While custodial wallets are often more convenient for beginners, they are considered less secure than non-custodial wallets, as they expose the user to the risks of hacks and breaches from the service provider.
A non-custodial wallet is a type of cryptocurrency wallet where the user has complete control over their digital assets, including private keys. This means that the user is responsible for the security and storage of their private keys, and a third party is not involved.
Non-custodial wallets are generally considered more secure than custodial wallets, as the user is not exposed to the risks of hacks and breaches from a third party. However, non-custodial wallets require more technical knowledge and can be less convenient for beginners.
Hot Wallet vs Cold Wallet: What are the Differences?
A hot wallet is always connected to the internet, making it more vulnerable to hacking. On the other hand, a cold wallet is not connected to the internet, which makes it more secure.
A paper wallet is an example of a cold wallet, and Hardware wallets are a bit of both. When not connected to the internet, a hardware wallet is considered a cold wallet, but when plugged into an internet-connected computer, it becomes a hot wallet.
Understanding the differences between these types of wallets is important to keep your digital assets safe and secure.
Choosing the right crypto wallet is essential. There are different types, including hardware wallets that are super secure but can be a bit complex and online wallets that are easy to use but not as safe. Software wallets are handy apps on your phone or computer, while paper wallets involve keeping your crypto details on a physical piece of paper. It’s all about balancing safety and convenience to pick what works best for you. Always remember the security of your digital money is in your hands, so choose wisely!
What kind of crypto wallet is best?
The “best” crypto wallet can vary depending on the user’s specific needs and requirements. However, hardware wallets are often recommended for their enhanced security features. They store the user’s private keys offline, making them immune to online hacking attempts. Mobile and web wallets can also be a good option for ease of use and convenience, but they are generally considered less secure than hardware wallets.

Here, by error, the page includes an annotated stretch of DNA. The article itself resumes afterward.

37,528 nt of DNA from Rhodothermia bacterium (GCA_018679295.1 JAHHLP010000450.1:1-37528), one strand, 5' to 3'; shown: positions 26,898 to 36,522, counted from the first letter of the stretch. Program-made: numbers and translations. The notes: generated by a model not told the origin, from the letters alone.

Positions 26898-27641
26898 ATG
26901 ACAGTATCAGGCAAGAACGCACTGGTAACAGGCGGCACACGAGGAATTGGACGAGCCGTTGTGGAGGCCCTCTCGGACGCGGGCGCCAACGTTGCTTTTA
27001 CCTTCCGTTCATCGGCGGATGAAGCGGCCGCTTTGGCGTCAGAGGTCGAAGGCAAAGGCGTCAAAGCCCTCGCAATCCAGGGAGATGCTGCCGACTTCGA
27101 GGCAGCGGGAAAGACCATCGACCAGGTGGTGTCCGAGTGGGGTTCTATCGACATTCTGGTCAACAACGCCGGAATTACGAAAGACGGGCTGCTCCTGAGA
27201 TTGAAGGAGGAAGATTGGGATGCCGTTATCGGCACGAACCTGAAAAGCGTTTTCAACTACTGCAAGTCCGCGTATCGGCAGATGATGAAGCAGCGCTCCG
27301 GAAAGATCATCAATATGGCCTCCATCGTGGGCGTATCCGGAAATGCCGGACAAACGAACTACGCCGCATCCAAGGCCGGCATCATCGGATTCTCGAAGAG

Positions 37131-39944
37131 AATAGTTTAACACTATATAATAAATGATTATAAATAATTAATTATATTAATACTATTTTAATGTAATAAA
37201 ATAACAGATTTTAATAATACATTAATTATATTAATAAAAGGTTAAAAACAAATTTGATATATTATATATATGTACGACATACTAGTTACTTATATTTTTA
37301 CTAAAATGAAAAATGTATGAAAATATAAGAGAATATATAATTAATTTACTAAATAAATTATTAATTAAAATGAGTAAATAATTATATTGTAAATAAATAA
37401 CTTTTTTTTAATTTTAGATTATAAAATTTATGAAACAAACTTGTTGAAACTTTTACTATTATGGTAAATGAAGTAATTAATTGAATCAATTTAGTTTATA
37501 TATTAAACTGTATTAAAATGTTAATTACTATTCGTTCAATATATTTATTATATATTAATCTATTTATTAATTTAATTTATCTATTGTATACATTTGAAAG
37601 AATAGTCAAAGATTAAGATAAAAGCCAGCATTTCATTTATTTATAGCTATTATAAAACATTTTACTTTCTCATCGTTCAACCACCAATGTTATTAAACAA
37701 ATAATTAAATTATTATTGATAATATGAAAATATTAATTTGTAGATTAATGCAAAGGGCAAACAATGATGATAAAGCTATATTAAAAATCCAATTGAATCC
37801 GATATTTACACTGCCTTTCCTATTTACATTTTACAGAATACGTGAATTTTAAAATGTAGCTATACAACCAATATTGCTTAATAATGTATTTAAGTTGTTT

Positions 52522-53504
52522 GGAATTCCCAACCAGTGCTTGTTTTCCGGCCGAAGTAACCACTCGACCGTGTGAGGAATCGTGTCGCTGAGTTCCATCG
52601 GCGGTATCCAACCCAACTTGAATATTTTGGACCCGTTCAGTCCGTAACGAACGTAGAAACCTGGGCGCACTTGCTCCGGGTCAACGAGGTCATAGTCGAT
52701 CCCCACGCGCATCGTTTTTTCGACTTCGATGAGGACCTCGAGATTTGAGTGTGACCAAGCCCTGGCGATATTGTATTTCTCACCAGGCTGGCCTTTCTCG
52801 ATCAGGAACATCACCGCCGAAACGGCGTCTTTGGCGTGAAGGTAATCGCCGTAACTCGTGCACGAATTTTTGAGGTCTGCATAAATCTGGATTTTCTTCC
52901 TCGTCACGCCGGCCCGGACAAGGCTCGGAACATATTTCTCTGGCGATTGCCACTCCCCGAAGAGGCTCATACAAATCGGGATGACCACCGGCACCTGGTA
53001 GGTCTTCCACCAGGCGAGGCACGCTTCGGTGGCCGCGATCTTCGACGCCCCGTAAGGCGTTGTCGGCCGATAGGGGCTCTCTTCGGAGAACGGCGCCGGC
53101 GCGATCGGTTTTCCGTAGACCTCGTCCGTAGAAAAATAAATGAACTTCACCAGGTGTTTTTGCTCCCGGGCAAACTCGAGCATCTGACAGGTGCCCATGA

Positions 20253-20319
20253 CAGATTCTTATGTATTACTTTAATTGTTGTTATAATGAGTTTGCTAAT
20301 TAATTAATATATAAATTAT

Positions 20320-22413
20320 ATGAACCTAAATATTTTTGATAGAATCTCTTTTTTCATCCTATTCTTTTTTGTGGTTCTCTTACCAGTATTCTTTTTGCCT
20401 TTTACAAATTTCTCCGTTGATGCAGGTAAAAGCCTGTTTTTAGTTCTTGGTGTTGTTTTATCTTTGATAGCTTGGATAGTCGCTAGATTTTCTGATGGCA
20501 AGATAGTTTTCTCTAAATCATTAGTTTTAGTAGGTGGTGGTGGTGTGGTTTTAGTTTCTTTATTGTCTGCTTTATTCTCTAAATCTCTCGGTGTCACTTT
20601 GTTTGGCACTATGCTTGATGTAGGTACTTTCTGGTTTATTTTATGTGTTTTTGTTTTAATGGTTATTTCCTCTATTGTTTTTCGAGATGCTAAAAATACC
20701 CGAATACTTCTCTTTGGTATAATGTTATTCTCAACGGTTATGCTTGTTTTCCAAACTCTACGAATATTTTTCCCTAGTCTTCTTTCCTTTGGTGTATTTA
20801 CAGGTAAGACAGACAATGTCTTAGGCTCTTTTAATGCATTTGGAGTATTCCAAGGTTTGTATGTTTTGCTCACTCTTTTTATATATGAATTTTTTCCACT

How many kinds of crypto wallets are there?
There are five main types of cryptocurrency wallets:
– Hardware Wallets: Store crypto offline, highly secure.
– Desktop Wallets: Installed on a PC or laptop, accessible from that single device.
– Mobile Wallets: Apps on your smartphone are convenient but can be less secure.
– Web Wallets: Accessible via internet browsers, vulnerable to online threats.
– Paper Wallets: Physical documents containing your crypto keys, secure but can be easily lost or damaged.
What are the most secure types of Cryptocurrency wallets?
Hardware and paper wallets are generally considered the most secure types of cryptocurrency wallets.
– Hardware Wallets: They are immune to online hacking attempts as they store the crypto offline.
– Paper Wallets: These are physical documents containing the keys to the cryptocurrency, immune to online hacking, but can be lost, damaged, or stolen physically.
What is the difference between a crypto account and a crypto wallet?
A crypto account refers to an account on a cryptocurrency exchange or platform where users can buy, sell, or trade cryptocurrencies. It is hosted online and managed by a third-party provider. A crypto wallet, on the other hand, is a tool that allows users to store, send, and receive cryptocurrencies. It stores the user’s private and public keys to access, send, and receive their cryptocurrencies. A crypto account is like a bank account for managing your cryptocurrencies, while a crypto wallet is like a personal wallet where you keep your digital assets secure.